Addressing Implementation Challenges to Digital Care Delivery for Adults With Multiple Chronic Conditions: Stakeholder Feedback in a Randomized Controlled Trial
Kearney, Shannon M
Karp, Jordan F
Kraemer, Kevin L
Park, Margaret J
AffiliationCollege of Medicine-Tucson, University of Arizona
Department of Psychiatry, College of Medicine-Tucson, University of Arizona
MetadataShow full item record
PublisherJMIR Publications Inc.
CitationWilliams, K., Markwardt, S., Kearney, S. M., Karp, J. F., Kraemer, K. L., Park, M. J., ... & Beckjord, E. (2021). Addressing Implementation Challenges to Digital Care Delivery for Adults With Multiple Chronic Conditions: Stakeholder Feedback in a Randomized Controlled Trial. JMIR mHealth and uHealth, 9(2), e23498.
JournalJMIR mHealth and uHealth
Rights© Kelly Williams, Sarah Markwardt, Shannon M Kearney, Jordan F Karp, Kevin L Kraemer, Margaret J Park, Paul Freund, Andrew Watson, James Schuster, Ellen Beckjord. Originally published in JMIR mHealth and uHealth (http://mhealth.jmir.org),01.02.2021. This is an open-access article distributed under the terms of the Creative Commons Attribution License (https://creativecommons.org/licenses/by/4.0/).
Collection InformationThis item from the UA Faculty Publications collection is made available by the University of Arizona with support from the University of Arizona Libraries. If you have questions, please contact us at firstname.lastname@example.org.
AbstractBackground: Digital tools accessed via smartphones can promote chronic condition management, reduce disparities in health care and hospital readmissions, and improve quality of life. However, whether digital care strategies can be implemented successfully on a large scale with traditionally underserved populations remains uncertain. Objective: As part of a randomized trial comparing care delivery strategies for Medicaid and Medicare-Medicaid beneficiaries with multiple chronic conditions, our stakeholders identified implementation challenges, and we developed stakeholder-driven adaptions to improve a digitally delivered care management strategy (high-tech care). Methods: We used 4 mechanisms (study support log, Patient Partners Work Group log, case interview log, and implementation meeting minutes) to capture stakeholder feedback about technology-related challenges and solutions from 9 patient partners, 129 participants, and 32 care managers and used these data to develop and implement solutions. To assess the impact, we analyzed high-tech care exit surveys and intervention engagement outcomes (video visits and condition-specific text message check-ins sent at varying intervals) before and after each solution was implemented. Results: Challenges centered around 2 themes: difficulty using both smartphones and high-tech care components and difficulty using high-tech care components due to connectivity issues. To respond to the first theme's challenges, we devised 3 solutions: tech visits (eg, in-person technology support visits), tech packet (eg, participant-facing technology user guide), and tailored condition-specific text message check-ins. During the first 20 months of implementation, 73 participants received at least one tech visit. We observed a 15% increase in video call completion for participants with data before and after the tech visit (n=25) and a 7% increase in check-in completion for participants with data before and after the tech visit (n=59). Of the 379 participants given a tech packet, 179 completed care during this timeframe and were eligible for an exit survey. Of the survey respondents, 76% (73/96) found the tech packet helpful and 64% (62/96) actively used it during care. To support condition-specific text message check-in completion, we allowed for adaption of day and/or time of the text message with 31 participants changing the time they received check-ins and change in standard biometric settings with 13 physicians requesting personalized settings for participants. To respond to the second theme's challenges, tech visits or phone calls were made to demonstrate how to use a smartphone to connect or disconnect from the internet, to schedule video calls, or for condition-specific text message check-ins in a location with broadband/internet. Conclusions: Having structured stakeholder feedback mechanisms is key to identify challenges and solutions to digital care engagement. Creating flexible and scalable solutions to technology-related challenges will increase equity in accessing digital care and support more effective engagement of chronically ill populations in the use of these digital care tools.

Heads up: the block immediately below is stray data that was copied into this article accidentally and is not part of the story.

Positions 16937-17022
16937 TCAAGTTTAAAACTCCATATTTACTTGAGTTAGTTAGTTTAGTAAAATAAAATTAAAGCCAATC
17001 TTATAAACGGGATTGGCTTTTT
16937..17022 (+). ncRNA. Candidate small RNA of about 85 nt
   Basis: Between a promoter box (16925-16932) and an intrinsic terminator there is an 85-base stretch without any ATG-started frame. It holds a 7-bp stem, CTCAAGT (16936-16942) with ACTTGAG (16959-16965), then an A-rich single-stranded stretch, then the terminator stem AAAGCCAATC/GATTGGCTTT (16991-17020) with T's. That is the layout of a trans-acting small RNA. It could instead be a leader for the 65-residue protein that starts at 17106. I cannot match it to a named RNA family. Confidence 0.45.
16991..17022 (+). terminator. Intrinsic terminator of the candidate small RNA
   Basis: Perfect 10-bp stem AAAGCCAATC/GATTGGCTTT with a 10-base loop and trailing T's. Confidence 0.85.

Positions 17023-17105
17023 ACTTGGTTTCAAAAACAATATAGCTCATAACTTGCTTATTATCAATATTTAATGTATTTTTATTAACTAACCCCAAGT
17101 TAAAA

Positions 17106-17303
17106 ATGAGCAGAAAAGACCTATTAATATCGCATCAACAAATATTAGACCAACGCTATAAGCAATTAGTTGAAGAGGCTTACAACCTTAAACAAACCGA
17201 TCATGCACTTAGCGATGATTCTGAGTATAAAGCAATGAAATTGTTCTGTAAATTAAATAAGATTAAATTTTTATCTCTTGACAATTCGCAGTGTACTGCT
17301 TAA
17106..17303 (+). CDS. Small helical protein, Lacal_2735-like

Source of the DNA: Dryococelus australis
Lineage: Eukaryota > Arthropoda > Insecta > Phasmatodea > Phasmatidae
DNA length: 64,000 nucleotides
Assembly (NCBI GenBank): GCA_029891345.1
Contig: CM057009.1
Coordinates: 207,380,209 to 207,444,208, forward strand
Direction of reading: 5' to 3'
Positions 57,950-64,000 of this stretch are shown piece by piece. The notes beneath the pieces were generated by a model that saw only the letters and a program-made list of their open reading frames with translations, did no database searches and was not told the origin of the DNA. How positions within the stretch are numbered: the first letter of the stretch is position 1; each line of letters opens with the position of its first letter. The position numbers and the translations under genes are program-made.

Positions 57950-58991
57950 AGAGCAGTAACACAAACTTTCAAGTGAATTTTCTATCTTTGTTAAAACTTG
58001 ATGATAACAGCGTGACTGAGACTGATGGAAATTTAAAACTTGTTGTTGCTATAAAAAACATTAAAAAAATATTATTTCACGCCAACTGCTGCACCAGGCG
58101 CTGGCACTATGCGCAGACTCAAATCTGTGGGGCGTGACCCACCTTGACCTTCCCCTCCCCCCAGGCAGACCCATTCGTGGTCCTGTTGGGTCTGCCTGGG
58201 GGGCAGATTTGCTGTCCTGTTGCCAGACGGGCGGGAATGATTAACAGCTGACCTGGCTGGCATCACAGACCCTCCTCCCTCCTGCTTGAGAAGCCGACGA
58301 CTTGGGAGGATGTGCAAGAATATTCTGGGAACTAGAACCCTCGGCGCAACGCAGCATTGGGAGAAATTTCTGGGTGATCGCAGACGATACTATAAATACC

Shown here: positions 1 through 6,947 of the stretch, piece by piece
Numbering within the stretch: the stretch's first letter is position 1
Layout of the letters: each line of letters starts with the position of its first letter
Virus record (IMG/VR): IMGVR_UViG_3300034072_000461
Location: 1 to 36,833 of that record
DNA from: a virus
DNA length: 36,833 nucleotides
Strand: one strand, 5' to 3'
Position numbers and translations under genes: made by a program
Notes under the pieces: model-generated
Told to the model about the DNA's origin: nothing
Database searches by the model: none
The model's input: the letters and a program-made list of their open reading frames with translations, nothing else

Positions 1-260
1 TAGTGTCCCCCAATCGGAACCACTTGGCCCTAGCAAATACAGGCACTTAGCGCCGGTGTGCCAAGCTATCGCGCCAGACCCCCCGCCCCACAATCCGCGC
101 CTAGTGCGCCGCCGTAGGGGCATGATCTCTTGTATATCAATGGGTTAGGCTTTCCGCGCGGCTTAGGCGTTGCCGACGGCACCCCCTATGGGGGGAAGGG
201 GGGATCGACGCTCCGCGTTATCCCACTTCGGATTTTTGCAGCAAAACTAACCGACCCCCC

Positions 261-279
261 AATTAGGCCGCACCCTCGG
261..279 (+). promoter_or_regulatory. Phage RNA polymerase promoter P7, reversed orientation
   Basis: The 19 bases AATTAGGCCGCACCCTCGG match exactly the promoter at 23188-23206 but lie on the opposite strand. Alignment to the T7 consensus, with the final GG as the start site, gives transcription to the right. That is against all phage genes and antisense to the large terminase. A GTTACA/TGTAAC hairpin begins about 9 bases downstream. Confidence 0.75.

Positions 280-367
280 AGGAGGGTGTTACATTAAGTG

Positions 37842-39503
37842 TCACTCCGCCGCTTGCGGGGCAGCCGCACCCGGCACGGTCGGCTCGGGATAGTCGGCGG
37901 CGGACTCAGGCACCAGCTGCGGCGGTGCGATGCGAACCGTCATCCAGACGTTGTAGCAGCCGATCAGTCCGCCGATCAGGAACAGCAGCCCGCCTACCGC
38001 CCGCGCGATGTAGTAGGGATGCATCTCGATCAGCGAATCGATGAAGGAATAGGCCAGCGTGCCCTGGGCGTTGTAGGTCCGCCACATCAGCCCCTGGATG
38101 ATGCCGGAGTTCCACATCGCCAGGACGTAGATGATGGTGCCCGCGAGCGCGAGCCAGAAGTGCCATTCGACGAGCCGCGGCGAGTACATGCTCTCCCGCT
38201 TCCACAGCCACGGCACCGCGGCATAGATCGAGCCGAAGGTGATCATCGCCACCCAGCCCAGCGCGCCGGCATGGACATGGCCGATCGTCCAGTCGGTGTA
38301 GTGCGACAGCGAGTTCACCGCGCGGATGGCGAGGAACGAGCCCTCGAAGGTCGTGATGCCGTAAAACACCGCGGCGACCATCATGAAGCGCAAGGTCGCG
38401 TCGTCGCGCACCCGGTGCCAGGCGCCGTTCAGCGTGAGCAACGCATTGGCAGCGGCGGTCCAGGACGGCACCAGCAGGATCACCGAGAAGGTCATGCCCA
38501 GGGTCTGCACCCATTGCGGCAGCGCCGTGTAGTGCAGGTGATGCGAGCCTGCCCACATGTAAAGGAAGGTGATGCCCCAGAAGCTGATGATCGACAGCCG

NoteOpen access journal
VersionFinal published version
Except where otherwise noted, this item's license is described as © Kelly Williams, Sarah Markwardt, Shannon M Kearney, Jordan F Karp, Kevin L Kraemer, Margaret J Park, Paul Freund, Andrew Watson, James Schuster, Ellen Beckjord. Originally published in JMIR mHealth and uHealth (http://mhealth.jmir.org),01.02.2021. This is an open-access article distributed under the terms of the Creative Commons Attribution License (https://creativecommons.org/licenses/by/4.0/).